Eruditorum Press

This machine mildly irritates fascists

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L.I. Underhill is a media critic and historian specializing in pop culture, with a focus on science fiction (especially Star Trek) and video games. Their projects include a critical history of Star Trek told through the narrative of a war in time, a “heretical” history of The Legend of Zelda series and a literary postmodern reading of Jim Davis' Garfield.

2 Comments

  1. Ross
    September 4, 2015 @ 9:38 am

    Plato's theory that humans and human longing were created when a singular flawless being was split into man and woman at some point in prehistory (and his belief the metaphor need not be gendered to be effective)

    Except that (Puts on "I attended the 1997 Loyola College Colloquium on Plato's Symposium" hat) it's not Plato's theory. It's Aristophanes. And it's the comic relief. (The punch line of the whole segment is Aristophanes declaring that gay men are superior since in their prefallen state, they were 100% male rather than hermaphrodites. Also, fun fact, one of only two direct references to lesbians in greek literature of the period)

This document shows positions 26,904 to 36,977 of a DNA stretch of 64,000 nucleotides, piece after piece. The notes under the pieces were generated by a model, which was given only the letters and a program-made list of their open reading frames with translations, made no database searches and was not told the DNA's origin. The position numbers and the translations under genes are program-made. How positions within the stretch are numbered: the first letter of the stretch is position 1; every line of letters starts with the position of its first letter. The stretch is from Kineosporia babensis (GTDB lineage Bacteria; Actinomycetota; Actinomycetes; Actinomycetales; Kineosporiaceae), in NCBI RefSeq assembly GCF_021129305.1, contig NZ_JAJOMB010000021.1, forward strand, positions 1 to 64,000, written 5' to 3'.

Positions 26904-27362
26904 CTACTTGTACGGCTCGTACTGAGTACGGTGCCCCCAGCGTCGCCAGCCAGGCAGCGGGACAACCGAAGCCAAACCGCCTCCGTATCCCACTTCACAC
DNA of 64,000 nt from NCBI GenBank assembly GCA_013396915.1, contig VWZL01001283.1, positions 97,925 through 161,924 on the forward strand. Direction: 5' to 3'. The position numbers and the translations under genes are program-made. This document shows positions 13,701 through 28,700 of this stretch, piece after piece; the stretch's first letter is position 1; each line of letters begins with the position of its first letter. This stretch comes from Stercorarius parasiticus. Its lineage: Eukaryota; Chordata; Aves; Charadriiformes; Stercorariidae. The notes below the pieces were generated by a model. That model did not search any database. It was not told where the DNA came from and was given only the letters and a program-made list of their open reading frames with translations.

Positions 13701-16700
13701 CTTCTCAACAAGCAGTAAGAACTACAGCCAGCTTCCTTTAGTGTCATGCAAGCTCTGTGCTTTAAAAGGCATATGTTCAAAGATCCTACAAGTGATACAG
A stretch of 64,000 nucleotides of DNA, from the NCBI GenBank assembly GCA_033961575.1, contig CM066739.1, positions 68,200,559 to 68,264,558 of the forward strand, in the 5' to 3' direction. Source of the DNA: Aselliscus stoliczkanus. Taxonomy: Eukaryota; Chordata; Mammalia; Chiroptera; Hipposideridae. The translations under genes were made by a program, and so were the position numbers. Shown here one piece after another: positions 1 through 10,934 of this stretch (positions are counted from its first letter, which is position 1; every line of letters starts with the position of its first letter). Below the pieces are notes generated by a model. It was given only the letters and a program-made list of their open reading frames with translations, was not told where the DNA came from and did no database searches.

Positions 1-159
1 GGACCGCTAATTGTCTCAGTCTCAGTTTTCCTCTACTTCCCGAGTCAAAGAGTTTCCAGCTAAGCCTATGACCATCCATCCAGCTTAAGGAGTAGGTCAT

the deaths of Terry's former shipmates were incredibly meaningful, despite what Terry might now think. Because, as she tells her “They made you sick of death. So sick of it, in fact, you couldn't countenance any more of it.”

    I dunno. I find something kind of ooky about ideas like "Your death served the higher purpose of being an object lesson to someone else."

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  2. Daru
    September 7, 2015 @ 9:23 pm

    The ending of this tale sounds quite beautiful and as with you. I am glad that this experience is Laren's as she is in my mind very deserving, having been pretty poorly served by the show.

    Reply

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